Tuesday, June 15, 2010

Devo returns with 'Something for Everybody'

The other day, by means I cannot disclose, I got a hold of Devo's first new album in 20 years, “Something for Everybody,” two days early. I shared my enthusiasm with an acquaintance via instant messaging and got: "Who is Devo?" Inevitably, two words clued this person in: “Whip It.” This is fine, I realize to the general public Devo is just a one-hit wonder. So, while I can excuse not knowing Devo, I cannot forgive the next exchange. When I said Devo was an acquired taste, I was informed that it was one acquired by “awkward teens in the 1980s and 1990s.” I took great offense to this. After all, I acquired my taste for Devo in my 20s.

To the casual listener, Devo seems like nothing more than a novelty act interchangeable with a dozen other New Wavers. Devo actually sprung out of the art rock and punk scene of the mid-late 1970s. Thanks to the advocacy of David Bowie and Iggy Pop they were able to score a record deal. Their pioneering use of synthesizers and digital noise and sound effects helped pave the way for New Wave, techno and electronica.

Devo's impact can be heard throughout pop songs currently on the airwaves from Gorillaz to Lady Gaga. The 1980s sound that Devo helped create has been making a resurgence for several years that seems to be cresting. If there was a time for Devo to make a comeback album than this is it.

There is nothing really new on “Something For Everybody” and, yet, the album isn't stale. Too often when a band produces a new album for the first time in decades it seems like nothing more than a shameless cash grab or the material just isn't up to snuff. That is not the case here. Devo's original spark and magic is still very much present.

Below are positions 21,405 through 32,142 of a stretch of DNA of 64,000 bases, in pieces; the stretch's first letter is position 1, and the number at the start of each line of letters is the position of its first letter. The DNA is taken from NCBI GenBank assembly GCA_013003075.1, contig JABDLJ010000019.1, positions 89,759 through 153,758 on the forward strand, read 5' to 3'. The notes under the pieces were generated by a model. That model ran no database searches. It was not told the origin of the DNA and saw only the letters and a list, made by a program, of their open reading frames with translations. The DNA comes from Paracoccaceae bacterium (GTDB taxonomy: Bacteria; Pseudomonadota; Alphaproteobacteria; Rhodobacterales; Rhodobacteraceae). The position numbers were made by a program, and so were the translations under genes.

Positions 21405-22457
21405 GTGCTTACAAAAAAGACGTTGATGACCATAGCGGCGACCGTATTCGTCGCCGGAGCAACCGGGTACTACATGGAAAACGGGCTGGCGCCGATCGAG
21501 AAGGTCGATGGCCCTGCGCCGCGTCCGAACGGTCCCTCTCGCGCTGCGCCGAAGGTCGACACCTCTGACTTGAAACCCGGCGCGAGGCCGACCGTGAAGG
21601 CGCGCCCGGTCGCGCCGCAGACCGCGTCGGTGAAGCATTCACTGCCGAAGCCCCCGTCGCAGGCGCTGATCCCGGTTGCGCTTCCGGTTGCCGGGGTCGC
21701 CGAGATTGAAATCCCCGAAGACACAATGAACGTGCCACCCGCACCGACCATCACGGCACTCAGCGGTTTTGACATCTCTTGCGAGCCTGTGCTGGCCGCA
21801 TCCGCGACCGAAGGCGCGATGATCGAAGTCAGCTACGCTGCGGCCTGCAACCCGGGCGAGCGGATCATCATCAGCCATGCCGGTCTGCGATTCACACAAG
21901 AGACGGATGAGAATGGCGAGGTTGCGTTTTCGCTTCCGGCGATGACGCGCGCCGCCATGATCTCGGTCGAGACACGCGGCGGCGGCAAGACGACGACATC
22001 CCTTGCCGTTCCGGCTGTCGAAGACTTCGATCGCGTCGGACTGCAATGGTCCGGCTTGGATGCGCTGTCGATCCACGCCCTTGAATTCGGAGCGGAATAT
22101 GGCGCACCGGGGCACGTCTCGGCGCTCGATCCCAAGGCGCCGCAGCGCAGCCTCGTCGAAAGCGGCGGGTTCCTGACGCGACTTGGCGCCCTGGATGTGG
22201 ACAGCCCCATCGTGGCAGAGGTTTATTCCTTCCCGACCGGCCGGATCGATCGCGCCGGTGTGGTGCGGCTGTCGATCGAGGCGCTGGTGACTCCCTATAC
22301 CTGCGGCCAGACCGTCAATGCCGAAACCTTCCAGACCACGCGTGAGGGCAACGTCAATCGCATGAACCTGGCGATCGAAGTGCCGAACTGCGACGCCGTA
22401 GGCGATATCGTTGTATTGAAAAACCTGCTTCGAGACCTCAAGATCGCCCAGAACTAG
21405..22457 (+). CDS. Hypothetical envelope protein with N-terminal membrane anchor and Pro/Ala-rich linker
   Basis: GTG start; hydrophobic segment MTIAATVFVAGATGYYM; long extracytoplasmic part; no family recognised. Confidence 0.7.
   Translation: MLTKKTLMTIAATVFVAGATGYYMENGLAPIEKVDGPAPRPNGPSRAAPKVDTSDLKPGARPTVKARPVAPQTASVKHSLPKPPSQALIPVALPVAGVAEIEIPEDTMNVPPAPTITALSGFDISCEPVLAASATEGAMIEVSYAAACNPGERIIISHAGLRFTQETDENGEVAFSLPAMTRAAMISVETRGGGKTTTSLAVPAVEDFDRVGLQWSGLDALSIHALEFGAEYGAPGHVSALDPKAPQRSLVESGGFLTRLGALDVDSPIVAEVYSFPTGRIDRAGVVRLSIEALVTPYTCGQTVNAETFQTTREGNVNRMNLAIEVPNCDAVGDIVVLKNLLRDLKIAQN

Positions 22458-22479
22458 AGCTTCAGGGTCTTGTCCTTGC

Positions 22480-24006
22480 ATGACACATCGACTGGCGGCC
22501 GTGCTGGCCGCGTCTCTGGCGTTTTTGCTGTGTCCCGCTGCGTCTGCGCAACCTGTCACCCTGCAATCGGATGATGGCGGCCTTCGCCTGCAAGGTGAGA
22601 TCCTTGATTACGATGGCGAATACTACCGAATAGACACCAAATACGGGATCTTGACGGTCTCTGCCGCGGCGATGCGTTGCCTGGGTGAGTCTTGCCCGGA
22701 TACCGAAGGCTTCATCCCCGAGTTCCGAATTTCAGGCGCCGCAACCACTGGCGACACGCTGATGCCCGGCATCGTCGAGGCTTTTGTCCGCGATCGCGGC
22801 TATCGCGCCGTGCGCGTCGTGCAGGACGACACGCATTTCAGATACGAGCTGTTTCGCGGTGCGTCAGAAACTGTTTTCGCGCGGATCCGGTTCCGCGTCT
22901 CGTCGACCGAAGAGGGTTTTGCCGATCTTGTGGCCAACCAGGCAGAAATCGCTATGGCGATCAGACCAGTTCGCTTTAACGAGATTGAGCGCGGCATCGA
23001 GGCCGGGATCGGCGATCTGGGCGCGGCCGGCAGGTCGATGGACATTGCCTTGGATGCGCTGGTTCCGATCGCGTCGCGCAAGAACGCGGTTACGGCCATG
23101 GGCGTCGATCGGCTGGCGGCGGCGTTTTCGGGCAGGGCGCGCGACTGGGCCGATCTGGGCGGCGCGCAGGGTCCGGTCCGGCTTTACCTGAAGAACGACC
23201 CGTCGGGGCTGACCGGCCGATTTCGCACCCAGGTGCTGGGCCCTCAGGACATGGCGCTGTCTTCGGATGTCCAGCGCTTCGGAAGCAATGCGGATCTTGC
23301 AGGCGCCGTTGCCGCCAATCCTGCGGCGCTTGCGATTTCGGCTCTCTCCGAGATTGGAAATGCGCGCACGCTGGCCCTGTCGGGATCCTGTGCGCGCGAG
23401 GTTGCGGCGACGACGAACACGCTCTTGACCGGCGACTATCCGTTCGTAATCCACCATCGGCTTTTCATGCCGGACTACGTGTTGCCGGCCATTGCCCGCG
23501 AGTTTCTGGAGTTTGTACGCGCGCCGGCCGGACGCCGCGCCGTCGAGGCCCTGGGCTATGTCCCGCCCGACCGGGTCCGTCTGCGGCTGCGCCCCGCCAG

The lead off single “Fresh” is aptly named and is quintessential Devo. With an instantly infectious lead guitar part provided by Bob Mothersbaugh, driving drums, the band's signature use of synth and Mark Mothersbaugh's idiosyncratic vocals it deserves to stand along side Devo's best.

Some are likely to complain that a lot of the beats, riffs and digital effects have been heard on previous albums and that the band is merely reshuffling and repackaging their catalogue. On some songs this feels more apparent. The opening to “Sumthin'” sounds awfully similar to “Whip It” even down to the whip sound effects. Yet, the songs still remain so catchy, ear-worming their way into your mind, that it is hard to complain.

Devo seem to be aware of this possible complaint and directly address it on “What We Do” which features the cheeky lyric: “What we do/Is what we do/It's all the same/It's nothing new.” The lyric also doubles as a satirical commentary in the tradition of the de-evolution themes that spawned their name. Later in the song, the lyrics address a never-ending cycle of consumerism: “Being breathing pumping gas/Cheese burger cheese burger/Do it again.”

I've always found that at least some of Devo's songs are partially influenced by 1950s pop, girl groups and rockabilly, particularly the songs from “Freedom of Choice.” That tradition of echoing the 1950s, albeit filtered through Devo's electronic formula, is continued here on “Please Baby Please” which even including some “whoa-os.”

“Mind Games” is a typically bitter, cynical take on love that features such biting lyrics as “If you think black is black
/And white is white/ Open up your eyes /And get it right.” Naturally, the lyrics are effectively put into direct juxtaposition with catchy, upbeat music.

“No Place Like Home,” with its use of piano and string arrangements, is perhaps the most surprising moment on the album. Fear not, Devo hasn't entered the realm of sappy ballads. The piano and strings are seamless integrated with Devo's familiar guitar and synth template and add an emotional weight to the song's lyrics which address our impact on the planet.

Throughout the album, the band sounds tight and vocally Mark Mothersbaugh, Bob Mothersbaugh and Gerald Casale don't sound like they've aged a bit. The guitars, which became less prominent and eventually disappeared as the band got deeper into the 1980s, are back in a big way. This a good union between the synth heavy side of Devo and the punkier sound of early Devo. The songs may no longer be groundbreaking, but they remain solidly entertaining. Basically, Devo is back.

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